Creative-1 x x x x x x x x x
Creative-2 x x x x x x x x x

This table can be reconstructed in a way, that we have dates vertically, and campaign is selected from the filter, thus we will start understanding the changes in dynamics of key indicators of traffic acquisition.

Summary: We can measure CTR of various banners and understand which from them is more appealing for the audience. this indicator can be used at A/B testing of the very same banner with selection of the most effective one. At calculation of effectiveness, you need to keep in mind CPC apart from CTR, in order to select not only the most clickable banner, but also not the most expensive one.

Key KPIs, indicators of efficiency in terms of money – CPI / ROAS, the first one shows how cheap / expensive we procure the traffic, and the second one – how well the traffic procured is monetized.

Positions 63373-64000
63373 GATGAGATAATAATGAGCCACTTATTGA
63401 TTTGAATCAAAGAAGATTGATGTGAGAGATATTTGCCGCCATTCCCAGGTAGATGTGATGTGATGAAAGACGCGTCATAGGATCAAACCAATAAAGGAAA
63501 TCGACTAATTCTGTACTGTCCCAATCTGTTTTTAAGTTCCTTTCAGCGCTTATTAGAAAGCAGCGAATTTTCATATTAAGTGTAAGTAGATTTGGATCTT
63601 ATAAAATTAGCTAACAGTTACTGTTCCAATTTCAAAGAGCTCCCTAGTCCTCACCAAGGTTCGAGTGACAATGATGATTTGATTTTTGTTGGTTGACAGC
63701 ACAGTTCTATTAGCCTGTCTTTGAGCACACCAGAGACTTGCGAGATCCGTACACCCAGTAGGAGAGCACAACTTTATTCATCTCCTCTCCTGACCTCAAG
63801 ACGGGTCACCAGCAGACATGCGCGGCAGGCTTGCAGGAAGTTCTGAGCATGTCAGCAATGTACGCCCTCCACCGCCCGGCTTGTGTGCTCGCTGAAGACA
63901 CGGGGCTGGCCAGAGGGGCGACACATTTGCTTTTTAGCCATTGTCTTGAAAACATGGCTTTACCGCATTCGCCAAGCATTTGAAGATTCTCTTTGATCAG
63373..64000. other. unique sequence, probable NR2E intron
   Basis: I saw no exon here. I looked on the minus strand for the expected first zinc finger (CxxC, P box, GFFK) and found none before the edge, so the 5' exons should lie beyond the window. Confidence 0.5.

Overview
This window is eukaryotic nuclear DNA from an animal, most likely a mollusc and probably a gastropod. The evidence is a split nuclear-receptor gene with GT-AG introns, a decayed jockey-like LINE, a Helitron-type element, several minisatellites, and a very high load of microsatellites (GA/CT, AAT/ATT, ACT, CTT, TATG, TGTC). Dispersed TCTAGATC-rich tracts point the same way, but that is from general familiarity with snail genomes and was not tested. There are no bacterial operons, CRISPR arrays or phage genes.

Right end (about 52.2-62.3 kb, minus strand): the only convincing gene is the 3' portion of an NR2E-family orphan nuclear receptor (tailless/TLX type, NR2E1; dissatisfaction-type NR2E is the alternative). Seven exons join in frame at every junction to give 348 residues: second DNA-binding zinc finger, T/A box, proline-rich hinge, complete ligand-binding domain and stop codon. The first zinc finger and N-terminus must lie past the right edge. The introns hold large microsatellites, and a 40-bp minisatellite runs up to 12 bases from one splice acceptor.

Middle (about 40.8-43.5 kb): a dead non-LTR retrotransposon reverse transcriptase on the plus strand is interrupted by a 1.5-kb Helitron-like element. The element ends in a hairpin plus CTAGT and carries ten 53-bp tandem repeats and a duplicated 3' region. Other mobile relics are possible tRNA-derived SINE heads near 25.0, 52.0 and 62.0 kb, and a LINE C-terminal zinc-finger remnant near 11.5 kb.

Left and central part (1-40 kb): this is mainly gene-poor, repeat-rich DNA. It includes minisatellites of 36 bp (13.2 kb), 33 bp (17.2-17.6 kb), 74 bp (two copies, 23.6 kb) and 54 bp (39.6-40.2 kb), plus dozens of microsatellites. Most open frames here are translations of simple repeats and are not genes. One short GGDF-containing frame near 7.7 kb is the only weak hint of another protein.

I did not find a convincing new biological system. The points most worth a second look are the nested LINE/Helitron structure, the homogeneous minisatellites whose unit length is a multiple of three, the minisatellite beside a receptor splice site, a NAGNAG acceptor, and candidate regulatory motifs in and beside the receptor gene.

Activation

Let’s assume that we are developing a mobile game. Let’s think of what can be activation of user in this case? We have attracted users, who have installed a game to their smartphones. Our next task is to register a user (to make him a player), propose him an introduction tour to pass.
On this stage two metrics can be considered the key ones conversion into a registered user (= Registrations / Installs), conversion into users who passed a tutorial (=Tutorial Users / Installs).

Consequently, these two metrics will show us whether we require way too much from a user on the stage of registration, or, vice versa, the registration is very simple for him. The second metric will show how comprehensible the introduction to the game is, whether users are interested in passing the introduction tour, whether we require enough actions from a user.